Saturday, November 26, 2011


Remember about the bt Brinjal controversy last year when the MNC giant Monsanto through its local collaborator tried to unleash its GM based version of this common man's vegetable on the Indian field? What followed was literally a circus in which many performers like GOI Ministers, scientists and consumers had "consultation" meetings in different cities in order to enable the government to take a "decision". It is another matter that eventually the MNC had to bite the dust as necessary permission was not granted. Now comes the news of another " circus" like performance by the GOI on the very same issue but this time GOI is aggressively "chasing" the MNC by slapping an unheard legal notice blaming it for "Biopiracy"! How long this circus will last and whether it is animosity to the MNC or love for the domestic brinjal grower that has prompted the government to pursue the legal case, no one knows. Right now there seems to be a lull in the front and one has to wait and see whether this is the beginning of another scam involving bt Brinjal clearance first, then legal action against the very company and present "inaction" to pursue the case. It is interesting to note the tortuous route GM crops are facing in India and the ultimate outcome remains an uncertainty.

"Add a new word to your lexicon: Biopiracy. That's what U.S.-based agribusiness giant Monsanto has been accused of in India, where the government is planning to charge the company with violating the country's biodiversity laws over a genetically modified version of eggplant. In doing so, India has placed itself at the focal point of the movement to challenge genetically modified crops, which opponents say are destroying traditional crops and threatening farmers' livelihoods. "This can send a … message to the big companies [that] they are violating the laws of the nation," K.S. Sugara of the Karnataka Biodiversity Board told France 24 (see video below). "It is not acceptable … that the farmers in our communities are robbed of the advantage they should get from the indigenous varieties." India announced last month it is pursuing charges against Monsanto for "stealing" an indigenous crop -- eggplant -- and using it to create a modified version without permission, a violation of India's decade-old Biological Diversity Act. It's the first prosecution of a company for the act of "biopiracy" in the country, and possibly the world. At the heart of the issue is the phenomenon of the commercialization of indigenous knowledge. Indian farmers argue that they developed the strains of eggplant grown in India over generations, and Monsanto has no right to come in and build a product out of their own indigenous species. Monsanto took locally-grown eggplant "without any conformance with the biological diversity act, and therefore it is biopiracy," said Leo Saldanha, director of the Environmental Support Group, an Indian NGO. Saldanha filed the initial complaint that prompted India to pursue charges".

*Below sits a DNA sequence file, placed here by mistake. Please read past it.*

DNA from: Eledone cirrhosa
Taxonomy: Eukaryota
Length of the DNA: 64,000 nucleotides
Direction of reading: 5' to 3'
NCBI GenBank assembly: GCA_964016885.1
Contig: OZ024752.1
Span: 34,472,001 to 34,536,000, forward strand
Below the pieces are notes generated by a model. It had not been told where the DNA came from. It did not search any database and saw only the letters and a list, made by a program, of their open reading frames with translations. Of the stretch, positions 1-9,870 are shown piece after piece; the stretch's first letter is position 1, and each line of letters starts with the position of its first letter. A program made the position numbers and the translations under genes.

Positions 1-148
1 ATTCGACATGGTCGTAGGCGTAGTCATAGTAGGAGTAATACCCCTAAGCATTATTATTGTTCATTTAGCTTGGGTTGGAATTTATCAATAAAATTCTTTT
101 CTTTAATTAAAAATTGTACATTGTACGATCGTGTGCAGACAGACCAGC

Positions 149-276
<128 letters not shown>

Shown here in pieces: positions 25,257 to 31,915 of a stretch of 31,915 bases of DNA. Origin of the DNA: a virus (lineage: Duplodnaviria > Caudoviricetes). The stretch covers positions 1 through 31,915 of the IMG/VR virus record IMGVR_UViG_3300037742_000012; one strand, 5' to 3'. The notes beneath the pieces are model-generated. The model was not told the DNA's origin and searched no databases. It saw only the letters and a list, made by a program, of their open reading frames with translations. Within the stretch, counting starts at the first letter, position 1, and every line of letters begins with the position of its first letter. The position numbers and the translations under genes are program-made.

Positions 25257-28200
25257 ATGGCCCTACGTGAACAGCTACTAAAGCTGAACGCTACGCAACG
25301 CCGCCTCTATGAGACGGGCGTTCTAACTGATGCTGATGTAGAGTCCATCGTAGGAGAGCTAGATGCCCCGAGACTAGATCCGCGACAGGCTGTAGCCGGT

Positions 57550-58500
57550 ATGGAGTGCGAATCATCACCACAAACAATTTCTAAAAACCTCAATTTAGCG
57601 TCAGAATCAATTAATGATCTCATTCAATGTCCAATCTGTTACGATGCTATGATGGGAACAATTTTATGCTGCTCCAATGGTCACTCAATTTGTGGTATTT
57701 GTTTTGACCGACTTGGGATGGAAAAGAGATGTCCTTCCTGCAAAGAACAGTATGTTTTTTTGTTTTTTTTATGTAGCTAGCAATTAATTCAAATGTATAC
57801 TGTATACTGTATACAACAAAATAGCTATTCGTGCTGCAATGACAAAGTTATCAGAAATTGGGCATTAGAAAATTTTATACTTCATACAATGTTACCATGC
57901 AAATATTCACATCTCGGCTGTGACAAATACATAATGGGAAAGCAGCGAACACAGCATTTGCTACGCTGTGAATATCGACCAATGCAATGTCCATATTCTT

If "Biopiracy" becomes an internationally accepted crime, no GM food will ever be successful in any country due to local opposition. Looking back, the farmers using bt Cotton have ruined themselves by massive crop failures and no farmer in his right sense will support a government that encourages introduction of GM versions of any agricultural crops fearing unknown consequences. GM crops are receiving global attention, rightly or wrongly and there are wide differences in the perspectives of scientists themselves regarding the potential for the technology to address the world food shortages. Added to this are apprehensions regarding safety aspects and impact on biodiversity.
Preservation of germ plasm in many countries is intended to protect the indigenous varieties evolved over hundreds of years and the geographic patenting system prevents foreign players from using them without legal clearance from the country concerned. India should try to patent its unique crops which only can protect them from "poaching" by GM crop developers. 


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